Today’s Blogging 101 assignment was to answer a writing prompt. The one I selected was “Origins: Why did you start your blog? Is that still why you blog, or has your site gone in a different____________?”


Well, okay.

Since I have been diagnosed with mental illness, whether that be depression, bipolar, or whatever, the advice has been to journal. Whenever I have read any self-help books trying to drag myself out of a bad situation or improve my lot in life, the advice has been to journal. As a matter of fact, when I was a teenager, the advice for anything was to journal. “Let it out on paper, you’ll feel so much better!”

When I was young, this literally meant letting it out on paper. We had no computers and not great access to typewriters. But we did have cool journals. We had all sorts. We even had diaries that had little locks and keys so your brother couldn’t get into them. (As if that flimsy little lock would stop anyone from anything.)

I tried several times to keep a diary. It wasn’t too meaningful. Mostly something like “I got an A in Science today. Rachel said hi to me. I want a red sweater.” I would write this kind of serious prose for a few days and then give up. I always envied girls that kept a REAL diary…the kind that had their feelings and their history and everything in there.

I was never much of a writer until I turned about 40 or so. Then I became manic and launched myself into a frenzy of writing a couple of long novels. If I do say so myself, they weren’t bad. The plots might have been a little formulaic, but hey. And one was autobiographical which seriously is still a tear jerker, to me anyhow.

Anyway, I came down from the mania and stopped writing.

I got seriously depressed again for a good two years and could barely move. I tried to drag myself back into recovery. My psychiatrist constantly said to me….”you need to write a book!” I said “no, already did that…have no desire.” Then my psychologist said “you need to journal”.

Now I like my doctors and trust them so I thought about what they said. But I knew a book wouldn’t work and I did not want to just keep a journal. For what? So I could read it? So my kids could find it and read it? So I had to worry about someone getting on my computer?

During my recovery I got involved on a psych website and I “met” another bipolar person. She had a blog. I loved her blog. (I still do.) I loved following what was happening in her life. I loved the way it seemed like she had some “friends” on her blog…people who were on there commenting to her about what she had said. I contacted her and asked her about blogging. One hurdle was the fact that I am not in the least bit able to handle technology. She assured me it wasn’t that bad.

So I set up a blog. It was about as basic as they get. And I started blogging. Of course, no one out there was reading it and it felt sort of funny writing into outer space. But I didn’t care. It was a new way to journal. I could say I was writing and keep everybody off of my back.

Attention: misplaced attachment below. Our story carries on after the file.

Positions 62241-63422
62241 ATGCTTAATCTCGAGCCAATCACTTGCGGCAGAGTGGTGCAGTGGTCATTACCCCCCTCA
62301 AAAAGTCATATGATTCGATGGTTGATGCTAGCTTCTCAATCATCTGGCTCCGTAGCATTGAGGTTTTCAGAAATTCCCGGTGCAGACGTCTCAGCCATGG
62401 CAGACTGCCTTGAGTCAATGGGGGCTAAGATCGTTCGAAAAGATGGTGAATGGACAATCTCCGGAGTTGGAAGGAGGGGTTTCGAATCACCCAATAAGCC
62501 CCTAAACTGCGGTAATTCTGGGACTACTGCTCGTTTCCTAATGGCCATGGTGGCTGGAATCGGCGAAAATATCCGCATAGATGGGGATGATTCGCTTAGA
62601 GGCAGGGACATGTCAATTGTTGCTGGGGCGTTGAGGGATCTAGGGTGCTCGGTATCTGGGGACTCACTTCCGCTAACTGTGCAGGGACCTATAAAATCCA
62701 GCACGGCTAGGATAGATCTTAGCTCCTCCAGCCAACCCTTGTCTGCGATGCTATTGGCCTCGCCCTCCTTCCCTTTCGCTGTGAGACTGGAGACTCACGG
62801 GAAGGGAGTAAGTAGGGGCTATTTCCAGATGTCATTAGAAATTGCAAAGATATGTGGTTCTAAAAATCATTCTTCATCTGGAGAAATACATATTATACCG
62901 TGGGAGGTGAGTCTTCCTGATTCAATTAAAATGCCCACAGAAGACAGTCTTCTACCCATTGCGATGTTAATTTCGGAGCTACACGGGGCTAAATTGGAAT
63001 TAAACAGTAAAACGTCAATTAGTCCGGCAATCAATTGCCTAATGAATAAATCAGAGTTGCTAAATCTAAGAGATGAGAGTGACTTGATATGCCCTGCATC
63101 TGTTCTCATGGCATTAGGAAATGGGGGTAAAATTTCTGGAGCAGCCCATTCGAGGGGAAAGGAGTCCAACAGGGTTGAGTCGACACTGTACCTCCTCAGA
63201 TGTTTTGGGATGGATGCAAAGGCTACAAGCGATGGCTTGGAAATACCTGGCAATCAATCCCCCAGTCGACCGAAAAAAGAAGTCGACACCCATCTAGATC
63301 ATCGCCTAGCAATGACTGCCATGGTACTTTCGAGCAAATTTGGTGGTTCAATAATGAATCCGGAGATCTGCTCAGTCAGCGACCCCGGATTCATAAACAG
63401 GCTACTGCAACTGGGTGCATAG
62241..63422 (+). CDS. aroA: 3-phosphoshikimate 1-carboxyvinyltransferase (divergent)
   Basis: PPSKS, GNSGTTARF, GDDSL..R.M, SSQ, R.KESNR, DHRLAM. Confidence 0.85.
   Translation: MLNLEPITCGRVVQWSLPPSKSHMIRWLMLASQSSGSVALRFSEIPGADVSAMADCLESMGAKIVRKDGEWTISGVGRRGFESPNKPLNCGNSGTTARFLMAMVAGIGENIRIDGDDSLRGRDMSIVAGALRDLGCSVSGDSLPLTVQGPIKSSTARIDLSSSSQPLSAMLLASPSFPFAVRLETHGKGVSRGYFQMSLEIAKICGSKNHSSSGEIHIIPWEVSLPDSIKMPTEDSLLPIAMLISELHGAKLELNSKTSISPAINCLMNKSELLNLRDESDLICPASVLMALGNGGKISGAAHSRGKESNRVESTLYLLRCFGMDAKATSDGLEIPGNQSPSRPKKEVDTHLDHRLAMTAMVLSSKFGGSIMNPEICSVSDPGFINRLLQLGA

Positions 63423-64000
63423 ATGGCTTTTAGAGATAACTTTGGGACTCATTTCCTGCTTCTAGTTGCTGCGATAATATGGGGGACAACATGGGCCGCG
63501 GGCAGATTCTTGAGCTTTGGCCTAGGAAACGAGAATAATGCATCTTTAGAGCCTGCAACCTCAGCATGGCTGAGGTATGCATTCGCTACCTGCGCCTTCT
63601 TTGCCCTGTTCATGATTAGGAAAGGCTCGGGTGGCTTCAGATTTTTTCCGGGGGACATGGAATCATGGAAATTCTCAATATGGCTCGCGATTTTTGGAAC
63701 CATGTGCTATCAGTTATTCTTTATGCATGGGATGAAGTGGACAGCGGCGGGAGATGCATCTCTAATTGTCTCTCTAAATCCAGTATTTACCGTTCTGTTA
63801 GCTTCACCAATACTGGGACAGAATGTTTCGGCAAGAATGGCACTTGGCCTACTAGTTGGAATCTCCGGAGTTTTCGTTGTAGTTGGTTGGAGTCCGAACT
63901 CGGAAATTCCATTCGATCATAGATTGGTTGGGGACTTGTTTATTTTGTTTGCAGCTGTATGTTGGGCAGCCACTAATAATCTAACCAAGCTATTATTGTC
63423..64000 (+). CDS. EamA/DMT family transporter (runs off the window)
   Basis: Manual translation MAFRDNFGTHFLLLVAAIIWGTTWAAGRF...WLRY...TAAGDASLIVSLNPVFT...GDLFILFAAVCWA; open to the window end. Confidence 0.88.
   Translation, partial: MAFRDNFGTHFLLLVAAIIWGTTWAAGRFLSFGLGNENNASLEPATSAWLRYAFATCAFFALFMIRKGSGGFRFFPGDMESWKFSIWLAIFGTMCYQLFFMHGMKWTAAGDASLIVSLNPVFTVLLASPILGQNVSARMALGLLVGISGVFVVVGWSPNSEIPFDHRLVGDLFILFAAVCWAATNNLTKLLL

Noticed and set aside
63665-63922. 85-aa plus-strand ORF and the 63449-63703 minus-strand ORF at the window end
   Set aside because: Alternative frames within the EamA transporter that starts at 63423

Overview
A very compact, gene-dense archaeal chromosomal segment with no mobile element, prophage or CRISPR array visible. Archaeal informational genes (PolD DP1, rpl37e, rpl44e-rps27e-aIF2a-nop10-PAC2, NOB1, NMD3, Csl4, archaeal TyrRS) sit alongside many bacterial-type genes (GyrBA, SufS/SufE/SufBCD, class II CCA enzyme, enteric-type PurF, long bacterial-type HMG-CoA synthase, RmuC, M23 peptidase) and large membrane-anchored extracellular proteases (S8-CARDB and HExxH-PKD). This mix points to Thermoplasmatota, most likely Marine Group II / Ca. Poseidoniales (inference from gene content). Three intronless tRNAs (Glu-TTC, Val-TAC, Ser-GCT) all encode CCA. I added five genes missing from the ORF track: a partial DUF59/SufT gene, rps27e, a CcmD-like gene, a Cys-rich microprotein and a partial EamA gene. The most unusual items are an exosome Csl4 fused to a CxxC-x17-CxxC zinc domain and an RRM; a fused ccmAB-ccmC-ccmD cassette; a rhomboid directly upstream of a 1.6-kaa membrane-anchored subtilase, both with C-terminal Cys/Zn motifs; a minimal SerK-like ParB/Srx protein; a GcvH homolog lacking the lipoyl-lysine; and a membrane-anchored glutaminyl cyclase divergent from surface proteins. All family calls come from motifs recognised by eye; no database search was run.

Of course my doctors wanted to read it. They weren’t insistent about it, but I said no. I tried to keep my blog fairly anonymous, except for my best friend. I bounce stuff off of her. But I like to be brutally honest about what is happening in my life and it is hard to do that when people you know are watching over your shoulder. So no Facebook or Twitter advertising for me.

I started picking up followers and views. I started getting comments, although that was slow going. (Still is, some days).

Although I started my blog basically to hear myself talk, I have gotten gratification from people who say it has helped them. I’d like to think it is making a difference somewhere but I don’t know that. There are days I wish I was one of those “fancy” blogs out there killing stigma about mental illness left and right. But I don’t have the energy to keep up with all the latest news and info. And there are already so many good blogs like that out there.

I haven’t gotten on my soapbox much about the way the mentally ill are treated in this country, although I probably should. But others just seem to do it so much better. I really am just talented at telling my own story, boring some days, humorous others.

One things I LOVE about this blog has been the varied audience. I NEVER thought I would have teenagers reading this this or frankly, men. I just can’t imagine we would have much in common. But I know now that mental illness transcends a lot of things. A LOT of things.

So have I gone in a different direction since I started? I would say no. I have told more of my personal history than I had planned to. I had no idea people would care about my Aunt Dorothy or my Thanksgiving dinner but those have been some of the most popular posts.

I still feel badly that my grammar and writing style isn’t up to snuff or manic in a good sense. My drugs do dull me, but I grind it out as best I can. Look at it this way, I never use any giant words that you can’t understand.

So there you have it, my prompt assignment from Blogging 101. Hope you enjoyed it. Especially you teens and men:)

Comments are closed.